I value that not everyone is like me. I am better than some people at some things and I like that. If I practice or try harder and achieve more than others that also makes me feel good. I enjoy playing games in which winning means others must lose and vice versa.

CEV questions:

Would I change my values if I knew more? If yes, then I have the wrong values now? If no, but I want others to be happy as well, what then?

Trans-humanism questions:

Does trans-humanism end up just making everyone the same person? Will there be no diversity? Will everyone be just as good as everyone else? Will everyone be smart as the latest patch, everyone strong as the latest hardware?

For some reason I am not satisfied in this future – where everyone can bypass what they were by chance given, and is now hyper attractive and intelligent, yet I recognize that it would be a cruel world if we couldn't achieve such.

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CEV questions

...are just a proxy for "Should I think this is morally wrong on my own terms?" - I don't think invoking CEV helps on this.

I am better than some people at some things and I like that. If I practice or try harder and achieve more than others that also makes me feel good. I enjoy playing games in which winning means others must lose and vice versa.

And because you also will that these things should continue into the future of the galaxies, even to the children's children, therefore, you are of the Competitive Conspiracy and its s... (read more)

2RomeoStevens7yGamblers fallacy helps us out here. If winning is more memorable than losing everyone can win sometimes/in some activities and everyone is happy. Also, I wouldn't play a sport in which I always won.
0savageorange7yI find these particular questions quite hard to think about, so I'll just mention these few thoughts: * There is a huge difference between wanting to win, and wanting others to lose. Not everyone will be on the same wavelength, but if they're mostly on the first wavelength, it creates an atmosphere of friendly competition / self-betterment, whereas wanting others to lose looks like academia (bitter competition / self-aggrandizement). In the former, you can lose thoroughly and still get satisfaction out of your participation, so I don't hesitate to say that updating in this direction promotes a better social environment for every individual. Perhaps this somewhat answers your third question. * There's almost certainly value in limiting competition size. Losing with a thousand others placing ahead of you is much less motivating than losing with 50 others placing ahead of you. (it's not clear to me what exactly you meant by 'games' here -- the most general sense?). So if your * Many games can also be played with a focus on beating yourself rather than your competitors. Having the mental resolve to do this consistently is relatively rare, but AFAICS this is a strict win (both in satisfaction/motivation levels and quality of results) over merely beating your competitors. Updating in this direction should make you more friendly in competition, more effective, and less vulnerable to temporary setbacks. And also more able to continue improving even if you are ranked at the top. I think if you look at the wild variety of Linux distributions, that effectively answers these questions, assuming you believe that open-sourcing this stuff will be mandatory (I think it must be, in order to avoid social chaos and oppression, but I don't know if it will be). Perfection is highly subjective/contextual, and even transhumanists have limited resources to allocate. There's also a pretty strong argument to be made that once we can 'real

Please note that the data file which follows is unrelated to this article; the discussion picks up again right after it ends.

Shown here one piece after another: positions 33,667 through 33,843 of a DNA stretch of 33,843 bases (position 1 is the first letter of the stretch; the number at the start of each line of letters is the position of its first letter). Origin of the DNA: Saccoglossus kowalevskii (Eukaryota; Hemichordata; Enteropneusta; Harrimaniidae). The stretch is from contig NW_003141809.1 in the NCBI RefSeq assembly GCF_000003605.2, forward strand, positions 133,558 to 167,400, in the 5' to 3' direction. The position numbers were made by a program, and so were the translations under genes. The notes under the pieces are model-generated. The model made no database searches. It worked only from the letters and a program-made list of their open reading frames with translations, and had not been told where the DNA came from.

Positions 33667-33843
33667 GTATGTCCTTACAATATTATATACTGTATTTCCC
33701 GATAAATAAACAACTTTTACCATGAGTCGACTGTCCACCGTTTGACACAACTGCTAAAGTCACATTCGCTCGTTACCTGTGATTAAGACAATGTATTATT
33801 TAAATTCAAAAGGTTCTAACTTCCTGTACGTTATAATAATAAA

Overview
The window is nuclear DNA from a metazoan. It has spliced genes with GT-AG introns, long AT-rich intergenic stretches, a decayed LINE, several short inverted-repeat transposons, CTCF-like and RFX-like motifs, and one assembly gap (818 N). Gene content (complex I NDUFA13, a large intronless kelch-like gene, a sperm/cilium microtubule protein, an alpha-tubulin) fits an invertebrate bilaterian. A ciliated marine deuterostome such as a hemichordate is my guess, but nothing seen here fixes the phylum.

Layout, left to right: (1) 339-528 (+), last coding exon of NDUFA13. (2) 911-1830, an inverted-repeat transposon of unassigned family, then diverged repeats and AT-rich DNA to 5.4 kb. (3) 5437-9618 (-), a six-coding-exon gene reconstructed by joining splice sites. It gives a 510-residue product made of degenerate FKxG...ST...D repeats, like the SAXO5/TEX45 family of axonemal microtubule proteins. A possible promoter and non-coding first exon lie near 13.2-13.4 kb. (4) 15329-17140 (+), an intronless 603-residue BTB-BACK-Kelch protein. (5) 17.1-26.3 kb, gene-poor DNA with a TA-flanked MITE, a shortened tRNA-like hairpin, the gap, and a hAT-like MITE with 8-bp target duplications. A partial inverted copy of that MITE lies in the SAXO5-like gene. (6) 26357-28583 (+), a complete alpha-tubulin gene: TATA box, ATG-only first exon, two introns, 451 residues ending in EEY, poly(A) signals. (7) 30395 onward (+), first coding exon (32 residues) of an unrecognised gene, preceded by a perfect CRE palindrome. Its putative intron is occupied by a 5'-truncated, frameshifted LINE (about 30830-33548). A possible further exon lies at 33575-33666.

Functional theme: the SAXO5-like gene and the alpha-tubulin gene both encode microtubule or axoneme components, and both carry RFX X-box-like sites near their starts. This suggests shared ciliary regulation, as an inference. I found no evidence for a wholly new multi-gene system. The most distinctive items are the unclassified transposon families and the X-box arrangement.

More "Stupid" Questions

by NancyLebovitz 1 min read31st Jul 2013498 comments

14


This is a thread where people can ask questions that they would ordinarily feel embarrassed for not knowing the answer to. The previous "stupid" questions thread went to over 800 comments in two and a half weeks, so I think it's time for a new one.